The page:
Circuit Theory/Quadratic Equation Revisited

The Quadratic EquationEdit

The roots to the quadratic polynomial

 

are easily derived and many people memorized them in high school:

 

Derivation of the Quadratic EquationEdit

To derive this set   and complete the square:

 

Solving for   gives

 

Taking the square root of both sides and putting everything over a common denominator gives

 

Numerical Instability of the Usual Formulation of the Quadratic EquationEdit

Middlebrook has pointed out that this is a poor expression from a numerical point of view for certain values of  ,  , and  .

[Give an example here]

Middlebrook showed how a better expression can be obtained as follows. First, factor   out of the expression:

 


Now let

 

Then

 

A More Numerically Stable Formulation of the Negative RootEdit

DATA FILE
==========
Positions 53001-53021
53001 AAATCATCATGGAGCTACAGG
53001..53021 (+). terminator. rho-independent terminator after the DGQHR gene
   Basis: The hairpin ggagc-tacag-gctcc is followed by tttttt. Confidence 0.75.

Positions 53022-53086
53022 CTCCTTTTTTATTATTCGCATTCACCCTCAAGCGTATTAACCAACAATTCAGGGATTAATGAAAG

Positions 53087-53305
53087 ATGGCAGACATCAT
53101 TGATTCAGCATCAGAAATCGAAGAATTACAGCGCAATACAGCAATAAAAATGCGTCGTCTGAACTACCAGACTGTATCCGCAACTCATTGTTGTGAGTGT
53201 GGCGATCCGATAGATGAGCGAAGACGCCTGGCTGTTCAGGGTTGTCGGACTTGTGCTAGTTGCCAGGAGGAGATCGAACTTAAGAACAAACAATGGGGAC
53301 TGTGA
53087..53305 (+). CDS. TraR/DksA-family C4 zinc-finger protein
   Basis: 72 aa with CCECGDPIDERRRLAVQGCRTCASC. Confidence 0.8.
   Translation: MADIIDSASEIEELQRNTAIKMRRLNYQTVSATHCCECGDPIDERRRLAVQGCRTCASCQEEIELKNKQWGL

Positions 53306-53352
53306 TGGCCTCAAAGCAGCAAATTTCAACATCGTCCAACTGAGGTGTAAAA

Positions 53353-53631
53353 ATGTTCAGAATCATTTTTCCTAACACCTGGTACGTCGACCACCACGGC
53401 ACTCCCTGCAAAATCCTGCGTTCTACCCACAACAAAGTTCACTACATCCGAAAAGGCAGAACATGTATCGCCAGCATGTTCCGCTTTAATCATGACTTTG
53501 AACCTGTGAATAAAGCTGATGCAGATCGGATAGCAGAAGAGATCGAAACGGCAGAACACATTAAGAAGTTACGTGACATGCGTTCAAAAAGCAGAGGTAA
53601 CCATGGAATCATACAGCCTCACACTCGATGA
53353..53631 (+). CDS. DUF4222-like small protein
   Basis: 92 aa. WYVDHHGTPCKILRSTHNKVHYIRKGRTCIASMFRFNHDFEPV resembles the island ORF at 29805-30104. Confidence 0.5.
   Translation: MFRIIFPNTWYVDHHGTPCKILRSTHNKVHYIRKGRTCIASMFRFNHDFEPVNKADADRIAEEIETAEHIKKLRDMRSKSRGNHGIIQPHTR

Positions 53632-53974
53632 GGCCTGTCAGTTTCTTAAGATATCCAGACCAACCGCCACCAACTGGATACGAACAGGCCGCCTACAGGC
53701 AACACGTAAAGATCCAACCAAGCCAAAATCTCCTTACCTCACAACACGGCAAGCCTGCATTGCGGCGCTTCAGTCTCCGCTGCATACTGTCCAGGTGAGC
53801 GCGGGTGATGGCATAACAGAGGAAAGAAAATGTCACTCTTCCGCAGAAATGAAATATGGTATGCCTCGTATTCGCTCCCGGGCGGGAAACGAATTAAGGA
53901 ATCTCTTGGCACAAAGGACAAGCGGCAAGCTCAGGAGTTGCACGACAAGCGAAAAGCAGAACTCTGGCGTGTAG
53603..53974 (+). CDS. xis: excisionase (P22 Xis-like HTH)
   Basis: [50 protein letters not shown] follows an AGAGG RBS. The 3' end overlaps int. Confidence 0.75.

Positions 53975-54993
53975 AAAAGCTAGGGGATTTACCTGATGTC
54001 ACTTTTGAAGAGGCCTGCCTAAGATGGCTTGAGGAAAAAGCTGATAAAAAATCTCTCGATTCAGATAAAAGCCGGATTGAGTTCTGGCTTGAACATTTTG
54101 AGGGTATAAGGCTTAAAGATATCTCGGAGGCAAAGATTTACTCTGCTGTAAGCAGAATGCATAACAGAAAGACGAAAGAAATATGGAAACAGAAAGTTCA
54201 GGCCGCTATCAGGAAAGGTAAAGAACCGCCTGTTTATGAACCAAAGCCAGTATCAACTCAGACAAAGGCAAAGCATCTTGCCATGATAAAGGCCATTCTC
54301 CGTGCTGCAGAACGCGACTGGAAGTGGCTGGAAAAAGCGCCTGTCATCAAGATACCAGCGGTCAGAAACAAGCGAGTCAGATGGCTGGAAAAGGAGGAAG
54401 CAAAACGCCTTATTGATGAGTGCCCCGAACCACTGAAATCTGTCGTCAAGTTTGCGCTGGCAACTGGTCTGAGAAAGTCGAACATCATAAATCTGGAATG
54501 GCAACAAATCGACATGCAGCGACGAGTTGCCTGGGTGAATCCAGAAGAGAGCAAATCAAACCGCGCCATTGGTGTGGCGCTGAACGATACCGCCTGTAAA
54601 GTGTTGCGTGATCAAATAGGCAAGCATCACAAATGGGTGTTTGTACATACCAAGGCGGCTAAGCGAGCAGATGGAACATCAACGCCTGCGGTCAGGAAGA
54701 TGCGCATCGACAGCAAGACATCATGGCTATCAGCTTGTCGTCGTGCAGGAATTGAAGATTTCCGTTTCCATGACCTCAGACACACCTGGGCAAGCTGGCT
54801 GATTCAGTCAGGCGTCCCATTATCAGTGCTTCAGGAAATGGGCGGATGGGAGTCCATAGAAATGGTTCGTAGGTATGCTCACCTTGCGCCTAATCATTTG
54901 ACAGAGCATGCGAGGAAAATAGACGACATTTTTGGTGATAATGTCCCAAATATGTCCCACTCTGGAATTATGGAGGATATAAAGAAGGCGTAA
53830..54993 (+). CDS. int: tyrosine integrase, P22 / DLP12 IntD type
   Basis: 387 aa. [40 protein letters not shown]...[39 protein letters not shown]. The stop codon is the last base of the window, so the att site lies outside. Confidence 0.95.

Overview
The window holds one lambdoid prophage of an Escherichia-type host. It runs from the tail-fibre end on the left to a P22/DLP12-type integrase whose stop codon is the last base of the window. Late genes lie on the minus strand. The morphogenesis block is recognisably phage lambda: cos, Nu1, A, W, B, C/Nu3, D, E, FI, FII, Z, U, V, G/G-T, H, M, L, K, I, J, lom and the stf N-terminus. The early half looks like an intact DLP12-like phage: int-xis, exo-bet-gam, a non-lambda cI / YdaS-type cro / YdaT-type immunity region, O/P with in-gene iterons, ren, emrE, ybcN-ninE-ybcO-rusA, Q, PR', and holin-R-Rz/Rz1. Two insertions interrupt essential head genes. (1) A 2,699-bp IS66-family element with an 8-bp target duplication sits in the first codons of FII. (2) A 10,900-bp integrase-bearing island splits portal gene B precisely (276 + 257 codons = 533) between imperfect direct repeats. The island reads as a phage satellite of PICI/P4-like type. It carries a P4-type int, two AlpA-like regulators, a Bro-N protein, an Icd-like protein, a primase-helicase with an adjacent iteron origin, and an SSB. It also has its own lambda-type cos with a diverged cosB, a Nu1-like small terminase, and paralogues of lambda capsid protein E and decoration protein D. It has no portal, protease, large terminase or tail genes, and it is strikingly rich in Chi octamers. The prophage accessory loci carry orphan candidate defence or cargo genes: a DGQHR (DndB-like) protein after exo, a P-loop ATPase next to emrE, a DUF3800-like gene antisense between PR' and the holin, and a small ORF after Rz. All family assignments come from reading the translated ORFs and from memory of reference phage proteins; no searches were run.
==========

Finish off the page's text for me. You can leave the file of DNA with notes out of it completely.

Considering just the negative square root we have

 

Multiplying the numerator and denominator by   gives

 

By defining

 

we can write

 

Note that as  ,  .

Finding the Positive Root Using the Same ApproachEdit

Turning now to the positive square root we have

 

Using the two roots   and  , we can factor the quadratic equation

 

Accuracy for Low Edit

For values of   the value of   is within 10% of 1 and we may neglect it. As noted above, the approximation gets better as  . With this approximation the quadratic equation has a very simple factorization:

 

an expression that involves no messy square roots and can be written by inspection. Of course, it is necessary to check the assumption about   being small before using the simplification. Without this simplification,   needs to be calculated and the roots are slightly more complicated.

[Explore the consequences if  .]